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Topic Wondering, what's your take on this? Go to previous topic Go to next topic Go to higher level

By LOHENGR1N On 2016.06.07 15:59
This has been running my mind for awhile now. I'd like to know what Your take on this is? Exercise, We all know it helps everyone. However I can't help but notice Our community is unique, almost standing alone in some respects. Cycling, swimming, boxing, large and loud, and a plethora of others each with there own proponents. Our web sites, organizations and associations list them. They tell us our terminal disease isn't terminal it's chronic. Yet all over social media we can see posts of things not to say to people suffering from chronic illnesses. On every list of no nos is if you exercise it will make you better or exercise will help cure you. ALS, Huntington's Disease, various cancers and the list goes on. But Parkinson's Disease? We are brow beaten with exercise, exercise, exercise. The results can be disastrous. If we are wiped out from activities of daily living and don't have the gumption to exercise because of the way it is hammered into the psyche then we are lazy or don't want to help ourselves? That is far from the truth most times, but by preaching exercise it leaves loved ones and caregivers thinking that and causes hurt feelings many times. All over social media one doesn't see patient x or y had a hard go of chemo yesterday and now won't go cycling today (no one expects them to) however if a Parky is adjusting med's or had a rough day the day before and won't go cycling? Why that lazy oaf! They won't help themselves, they're being lazy. They just don't care and are being selfish not helping themselves? I'm just wondering why on the list of things you don't tell chronically ill People (or other chronically ill People) it is okay and seemingly open season to tell Parkinson's patients.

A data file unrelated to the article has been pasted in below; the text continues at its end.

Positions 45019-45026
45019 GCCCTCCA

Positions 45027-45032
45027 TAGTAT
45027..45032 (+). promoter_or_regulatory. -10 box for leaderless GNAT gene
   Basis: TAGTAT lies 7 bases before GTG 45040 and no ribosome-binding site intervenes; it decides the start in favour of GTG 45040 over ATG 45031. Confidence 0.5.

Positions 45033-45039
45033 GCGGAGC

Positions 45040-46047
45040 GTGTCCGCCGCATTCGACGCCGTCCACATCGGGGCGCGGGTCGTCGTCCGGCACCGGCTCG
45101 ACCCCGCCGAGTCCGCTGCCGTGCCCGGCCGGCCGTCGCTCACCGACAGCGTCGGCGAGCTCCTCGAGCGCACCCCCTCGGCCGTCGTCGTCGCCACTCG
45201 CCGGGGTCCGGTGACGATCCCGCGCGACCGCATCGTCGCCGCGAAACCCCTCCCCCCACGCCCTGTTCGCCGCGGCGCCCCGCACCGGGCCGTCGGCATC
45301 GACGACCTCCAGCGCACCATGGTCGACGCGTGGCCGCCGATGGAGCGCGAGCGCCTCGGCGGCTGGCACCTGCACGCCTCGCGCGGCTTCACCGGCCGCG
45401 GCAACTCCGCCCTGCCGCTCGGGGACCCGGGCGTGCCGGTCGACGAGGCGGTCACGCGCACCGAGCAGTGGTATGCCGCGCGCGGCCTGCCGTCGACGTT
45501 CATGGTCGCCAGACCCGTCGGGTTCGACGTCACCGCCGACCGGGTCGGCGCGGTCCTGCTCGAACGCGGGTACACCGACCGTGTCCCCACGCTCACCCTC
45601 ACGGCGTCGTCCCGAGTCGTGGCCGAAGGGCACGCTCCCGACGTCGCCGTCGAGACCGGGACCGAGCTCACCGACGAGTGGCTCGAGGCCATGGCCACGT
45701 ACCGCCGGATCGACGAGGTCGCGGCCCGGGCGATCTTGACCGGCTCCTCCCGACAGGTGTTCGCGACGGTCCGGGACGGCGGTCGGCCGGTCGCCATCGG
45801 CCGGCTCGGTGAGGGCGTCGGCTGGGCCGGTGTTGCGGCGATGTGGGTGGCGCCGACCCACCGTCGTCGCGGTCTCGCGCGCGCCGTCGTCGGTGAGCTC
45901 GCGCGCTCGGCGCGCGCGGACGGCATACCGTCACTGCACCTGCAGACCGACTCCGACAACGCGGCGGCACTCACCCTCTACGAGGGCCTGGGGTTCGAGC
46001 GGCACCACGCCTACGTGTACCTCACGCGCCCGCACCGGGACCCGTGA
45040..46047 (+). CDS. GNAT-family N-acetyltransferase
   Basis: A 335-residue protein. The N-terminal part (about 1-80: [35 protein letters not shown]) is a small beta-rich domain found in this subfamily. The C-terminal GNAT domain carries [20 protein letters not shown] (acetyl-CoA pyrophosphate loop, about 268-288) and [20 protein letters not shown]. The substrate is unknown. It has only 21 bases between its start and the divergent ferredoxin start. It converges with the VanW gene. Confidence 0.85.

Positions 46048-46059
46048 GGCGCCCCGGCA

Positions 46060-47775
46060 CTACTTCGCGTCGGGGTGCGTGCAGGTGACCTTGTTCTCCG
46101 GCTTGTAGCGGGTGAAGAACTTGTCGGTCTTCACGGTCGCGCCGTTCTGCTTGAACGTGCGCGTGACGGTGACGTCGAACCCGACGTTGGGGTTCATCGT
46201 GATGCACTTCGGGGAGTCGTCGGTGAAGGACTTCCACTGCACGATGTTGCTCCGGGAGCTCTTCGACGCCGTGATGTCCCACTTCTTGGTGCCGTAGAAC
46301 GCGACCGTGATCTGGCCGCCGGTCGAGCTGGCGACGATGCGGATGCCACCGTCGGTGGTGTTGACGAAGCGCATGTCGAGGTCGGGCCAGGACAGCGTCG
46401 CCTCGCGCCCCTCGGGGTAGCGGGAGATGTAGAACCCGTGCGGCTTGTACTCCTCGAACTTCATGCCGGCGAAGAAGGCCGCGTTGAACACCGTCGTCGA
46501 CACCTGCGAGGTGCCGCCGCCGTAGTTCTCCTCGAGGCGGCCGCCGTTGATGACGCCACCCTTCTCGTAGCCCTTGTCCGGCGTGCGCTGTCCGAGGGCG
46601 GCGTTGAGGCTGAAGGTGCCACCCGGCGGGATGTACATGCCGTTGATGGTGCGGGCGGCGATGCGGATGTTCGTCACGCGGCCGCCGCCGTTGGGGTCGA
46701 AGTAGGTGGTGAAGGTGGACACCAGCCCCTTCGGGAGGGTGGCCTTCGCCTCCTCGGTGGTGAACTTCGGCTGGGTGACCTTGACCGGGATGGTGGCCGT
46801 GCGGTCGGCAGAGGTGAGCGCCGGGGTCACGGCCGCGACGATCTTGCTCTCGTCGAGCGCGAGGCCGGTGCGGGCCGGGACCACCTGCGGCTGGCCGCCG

Exercise when you can My fellow patients, find one you enjoy. Exercise because you enjoy the activity and if you're not up to doing the exercise at times don't do it and get hurt. From what I've been reading lately others battling terminal illness or chronic illness aren't expected to.

By lurkingforacure On 2016.06.07 16:38
Good points, Al, and I would also add that PWP shouldn't exercise if their meds aren't working. I've read that can cause injury.

I no longer ask or remind my husband to exercise. I figure he will when he wants to, and doesn't need the stress of me asking him to.

I wish the medical world would be honest about PD and call it what it is: terminal. They do in Europe and other parts of the world. People might be more compassionate and realistic in whatever expectations they have about PD and PWP if they knew it ranks right up there with cancer, ALS, etc.

By flowers12 On 2016.06.07 17:43
If I didn't encourage my hubby to exercise he just wouldn't. Some days time flies and I forget and he doesn't remember. I'm not as good about getting him going as I was 3 years ago. I'm afraid he will become totally dependent on me to lift him and move him around. That day will probably come no matter what he does but for now I want him to be able to move around on his own. He's not happy about being so limited in his mobility and doesn't want to use a walker or transport chair.

By makrivah On 2016.06.08 10:10
Al, I've been thinking about your post a lot. Why won't experts classify PD as terminal? Maybe to keep hope alive? Then that would apply to all the diseases you named (cancer, ALS, etc.). Because there is no cure and chronic sounds less dramatic? All that does is push PD into a lesser role. Because the life expectancy of a PWP varies so widely? Cancer(s) is the same. Because it is an OLD persons disease in the minds of the uninformed public? "They're ready to die anyway." And it goes on.

Likewise with the mantra we hear, "just keep exercising and you'll be fine." Poppycock. I'm so tired of people saying to us "you look great! You are not shaking much. You must be getting better." That's a tough one to hear. Because my husband has bought into the myth of non-terminal, he has fallen into the trap that he will get better. Then the frustration and depression rear up when he doesn't get better and instead slips a bit more.